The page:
New Jersey pet owners might be surprised to learn that more than 50,000 children under the age of 7 were injured by dog bites in 2014. Young children are more likely to suffer bites to the neck and head because they stand at about the height of a typical dog.
Since children are small and cannot adequately defend themselves, dog bites present the potential of serious injury. Bites may leave scars that require plastic surgery or even result in death. More common are bites that do not cause serious physical injury but leave the child traumatized or fearful in the presence of dogs.
Nearly half of U.S. households have a dog, making the incidence of canine bites rare from a statistical perspective. Most dog-owning families can’t imagine their family dog being aggressive to any child, much less to their own children. This may lead to an underestimation of risk. A study published in the Journal of Veterinary Behavior revealed that pet owners frequently believe in a more hands-off, laid-back approach than animal experts advocate.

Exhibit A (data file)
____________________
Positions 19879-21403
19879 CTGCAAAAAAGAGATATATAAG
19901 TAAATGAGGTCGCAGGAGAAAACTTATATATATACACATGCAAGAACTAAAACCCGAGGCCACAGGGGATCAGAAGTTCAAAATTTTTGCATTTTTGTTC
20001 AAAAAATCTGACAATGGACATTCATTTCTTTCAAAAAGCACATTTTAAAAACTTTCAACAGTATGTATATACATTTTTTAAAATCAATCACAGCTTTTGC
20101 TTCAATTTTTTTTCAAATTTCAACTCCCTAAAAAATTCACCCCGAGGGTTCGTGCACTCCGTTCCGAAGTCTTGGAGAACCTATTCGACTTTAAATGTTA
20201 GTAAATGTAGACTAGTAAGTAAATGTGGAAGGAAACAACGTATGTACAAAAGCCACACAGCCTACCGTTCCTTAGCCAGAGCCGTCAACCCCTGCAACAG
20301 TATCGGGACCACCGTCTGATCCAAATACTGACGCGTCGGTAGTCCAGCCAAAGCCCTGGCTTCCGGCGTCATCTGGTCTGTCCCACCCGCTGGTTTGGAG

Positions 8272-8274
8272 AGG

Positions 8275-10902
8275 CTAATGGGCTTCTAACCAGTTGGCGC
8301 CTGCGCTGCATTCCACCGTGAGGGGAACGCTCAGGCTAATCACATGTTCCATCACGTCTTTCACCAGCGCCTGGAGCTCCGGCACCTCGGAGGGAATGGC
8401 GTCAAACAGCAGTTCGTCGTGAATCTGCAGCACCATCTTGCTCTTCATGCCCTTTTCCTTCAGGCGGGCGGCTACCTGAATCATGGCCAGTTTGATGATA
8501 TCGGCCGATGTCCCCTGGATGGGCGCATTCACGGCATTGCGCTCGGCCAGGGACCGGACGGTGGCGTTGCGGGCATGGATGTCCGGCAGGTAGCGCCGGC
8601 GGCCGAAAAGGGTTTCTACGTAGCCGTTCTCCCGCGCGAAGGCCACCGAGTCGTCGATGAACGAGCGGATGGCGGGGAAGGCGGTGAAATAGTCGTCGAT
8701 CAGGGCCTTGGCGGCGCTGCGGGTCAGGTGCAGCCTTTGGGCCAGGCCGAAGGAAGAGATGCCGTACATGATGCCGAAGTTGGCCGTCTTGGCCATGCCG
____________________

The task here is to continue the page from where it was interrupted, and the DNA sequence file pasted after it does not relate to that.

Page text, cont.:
A doctor with Advocate Illinois Masonic Medical Center said pet owners sometimes forget that the family pet is still an animal, and that it poses a bite risk. Dogs certainly vary widely in terms of behavior and disposition, but experts stress that any dog is capable of biting. Individuals who have suffered injury due to dog bites may be entitled to compensation for pain and suffering, medical expenses or other damages. An attorney with experience in personal injury law may be able to help by gathering evidence to build a case. A lawyer could file a lawsuit in civil court or negotiate a settlement with at-fault parties and their insurers.